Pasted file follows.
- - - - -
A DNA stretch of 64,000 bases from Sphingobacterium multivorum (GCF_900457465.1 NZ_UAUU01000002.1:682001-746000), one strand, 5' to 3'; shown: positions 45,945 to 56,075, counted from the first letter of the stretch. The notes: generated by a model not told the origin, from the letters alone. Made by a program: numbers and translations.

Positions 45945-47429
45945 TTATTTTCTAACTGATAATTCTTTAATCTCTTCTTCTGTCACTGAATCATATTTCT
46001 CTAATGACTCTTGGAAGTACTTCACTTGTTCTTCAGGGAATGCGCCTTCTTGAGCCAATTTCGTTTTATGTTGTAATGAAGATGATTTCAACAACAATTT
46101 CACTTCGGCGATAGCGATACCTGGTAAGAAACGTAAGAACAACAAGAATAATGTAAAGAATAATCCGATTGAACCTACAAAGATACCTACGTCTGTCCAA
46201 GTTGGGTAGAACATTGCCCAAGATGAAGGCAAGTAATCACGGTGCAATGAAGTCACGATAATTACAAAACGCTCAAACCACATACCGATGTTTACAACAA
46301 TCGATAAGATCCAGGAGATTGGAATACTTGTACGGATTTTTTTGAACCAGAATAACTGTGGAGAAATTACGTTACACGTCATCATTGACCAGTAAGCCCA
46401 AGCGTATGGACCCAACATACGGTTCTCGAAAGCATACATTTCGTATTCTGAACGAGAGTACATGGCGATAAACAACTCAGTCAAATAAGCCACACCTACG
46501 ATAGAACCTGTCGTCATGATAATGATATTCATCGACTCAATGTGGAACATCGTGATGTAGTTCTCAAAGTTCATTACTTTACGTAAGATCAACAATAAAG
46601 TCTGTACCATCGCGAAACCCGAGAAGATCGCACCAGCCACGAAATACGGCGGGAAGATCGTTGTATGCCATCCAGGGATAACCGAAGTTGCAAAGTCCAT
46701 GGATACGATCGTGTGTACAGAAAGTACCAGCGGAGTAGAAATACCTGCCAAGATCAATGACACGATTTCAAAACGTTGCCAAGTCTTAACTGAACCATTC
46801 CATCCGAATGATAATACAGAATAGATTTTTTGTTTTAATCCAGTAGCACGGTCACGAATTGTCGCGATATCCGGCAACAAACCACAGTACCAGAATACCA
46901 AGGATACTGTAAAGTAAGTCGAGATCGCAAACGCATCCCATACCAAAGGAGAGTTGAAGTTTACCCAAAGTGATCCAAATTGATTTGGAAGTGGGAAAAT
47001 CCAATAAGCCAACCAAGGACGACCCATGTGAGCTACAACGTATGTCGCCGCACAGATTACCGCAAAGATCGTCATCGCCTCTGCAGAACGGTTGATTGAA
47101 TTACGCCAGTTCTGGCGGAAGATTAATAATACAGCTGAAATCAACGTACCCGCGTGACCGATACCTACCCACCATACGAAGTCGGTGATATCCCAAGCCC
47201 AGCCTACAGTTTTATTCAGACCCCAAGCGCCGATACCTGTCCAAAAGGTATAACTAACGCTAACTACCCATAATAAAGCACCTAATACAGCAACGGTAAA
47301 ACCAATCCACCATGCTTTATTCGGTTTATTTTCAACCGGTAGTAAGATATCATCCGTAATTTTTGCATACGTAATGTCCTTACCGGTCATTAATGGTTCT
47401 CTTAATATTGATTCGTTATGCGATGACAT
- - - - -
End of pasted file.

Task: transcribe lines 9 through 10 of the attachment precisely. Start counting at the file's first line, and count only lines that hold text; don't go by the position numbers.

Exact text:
46501 ATAGAACCTGTCGTCATGATAATGATATTCATCGACTCAATGTGGAACATCGTGATGTAGTTCTCAAAGTTCATTACTTTACGTAAGATCAACAATAAAG
46601 TCTGTACCATCGCGAAACCCGAGAAGATCGCACCAGCCACGAAATACGGCGGGAAGATCGTTGTATGCCATCCAGGGATAACCGAAGTTGCAAAGTCCAT